Despite the strength of the US economy, Americans are increasingly reliant on credit cards to stretch their finances.
With debt becoming more expensive, there is a danger of a tipping point being reached in the short-to-medium term.
With GlobalData research pointing to a rise in outstanding credit card balances in the US over the next three years this tipping point could come sooner than people are expecting.
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US credit card debt has been on an upward trend since 2012, though the market has not yet returned to pre-2008 levels (either in terms of overall credit card debt or card debt per consumer).
However, this rise in credit card debt has not been accompanied by a corresponding rise in wages, so while those in the US are borrowing more, their ability to pay back their debt is falling.
Compounding this issue, the Federal Reserve has been steadily raising interest rates over the past year, with the rate rising to one percent in March 2017.
Banks have reacted by raising their prime interest rates, which in turn makes borrowing more expensive for consumers.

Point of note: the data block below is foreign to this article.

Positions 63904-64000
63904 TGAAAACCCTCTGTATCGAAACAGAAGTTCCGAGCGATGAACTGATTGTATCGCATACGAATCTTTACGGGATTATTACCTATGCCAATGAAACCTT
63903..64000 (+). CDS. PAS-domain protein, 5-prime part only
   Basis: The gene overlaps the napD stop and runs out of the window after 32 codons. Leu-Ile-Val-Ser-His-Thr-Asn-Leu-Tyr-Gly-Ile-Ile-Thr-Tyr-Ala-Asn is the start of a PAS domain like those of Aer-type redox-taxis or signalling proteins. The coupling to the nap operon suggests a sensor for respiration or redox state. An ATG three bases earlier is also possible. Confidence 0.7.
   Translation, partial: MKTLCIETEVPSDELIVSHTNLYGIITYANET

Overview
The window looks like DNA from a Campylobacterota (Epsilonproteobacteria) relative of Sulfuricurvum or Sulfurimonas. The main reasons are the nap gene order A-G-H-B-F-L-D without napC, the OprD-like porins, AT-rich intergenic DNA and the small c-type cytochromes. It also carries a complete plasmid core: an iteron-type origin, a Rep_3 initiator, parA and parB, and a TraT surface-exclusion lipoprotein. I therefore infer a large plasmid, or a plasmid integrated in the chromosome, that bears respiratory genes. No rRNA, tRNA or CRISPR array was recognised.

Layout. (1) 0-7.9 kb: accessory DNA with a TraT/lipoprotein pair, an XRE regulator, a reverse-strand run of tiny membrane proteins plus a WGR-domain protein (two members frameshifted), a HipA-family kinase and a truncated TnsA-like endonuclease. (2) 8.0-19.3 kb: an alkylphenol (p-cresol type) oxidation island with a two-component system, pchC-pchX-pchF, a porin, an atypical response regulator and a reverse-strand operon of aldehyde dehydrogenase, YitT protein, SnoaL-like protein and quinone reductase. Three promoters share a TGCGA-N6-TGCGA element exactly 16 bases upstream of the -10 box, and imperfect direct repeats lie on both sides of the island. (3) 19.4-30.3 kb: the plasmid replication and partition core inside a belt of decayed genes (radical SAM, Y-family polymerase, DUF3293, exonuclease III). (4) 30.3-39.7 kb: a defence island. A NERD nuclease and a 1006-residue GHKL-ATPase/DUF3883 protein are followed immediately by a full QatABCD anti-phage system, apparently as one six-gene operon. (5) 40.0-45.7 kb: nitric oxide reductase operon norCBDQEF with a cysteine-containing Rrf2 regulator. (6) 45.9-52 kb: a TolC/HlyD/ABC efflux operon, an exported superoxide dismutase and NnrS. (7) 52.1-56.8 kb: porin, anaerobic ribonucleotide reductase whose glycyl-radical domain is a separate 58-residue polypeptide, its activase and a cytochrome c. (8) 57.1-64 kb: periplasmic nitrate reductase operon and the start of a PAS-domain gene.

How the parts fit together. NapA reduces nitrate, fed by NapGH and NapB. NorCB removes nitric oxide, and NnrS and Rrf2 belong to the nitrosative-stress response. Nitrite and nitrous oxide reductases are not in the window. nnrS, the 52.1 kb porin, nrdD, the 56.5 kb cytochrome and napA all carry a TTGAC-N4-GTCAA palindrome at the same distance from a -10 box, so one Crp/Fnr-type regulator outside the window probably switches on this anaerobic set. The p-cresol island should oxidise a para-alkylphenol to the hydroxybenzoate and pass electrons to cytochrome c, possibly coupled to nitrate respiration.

US consumers hold the heaviest credit card debt burden of any consumers globally, on average.
The US has one of the highest credit card penetration rates in the world, with just under twice as many credit cards as people in the country in 2015.
On top of the proliferation of credit cards in the market, consumers mostly do not pay off the full balance on their cards every month, with only 39 percent of credit card holders paying off the full balance on their primary credit cards.
The US is the largest global market in terms of overall credit card debt by a considerable margin, dwarfing even the other members of the top 10 countries in terms of credit card balances outstanding.
US consumers collectively owe over $600bn more on credit cards than consumers in China.
The US is also the most indebted market per capita, as well as having the highest percentage of consumers who revolve their credit card balances (revolve rate) among the top 10 markets.
Further interest rate rises – unless they come following a period of real-term wage growth – risk stretching the market to breaking point.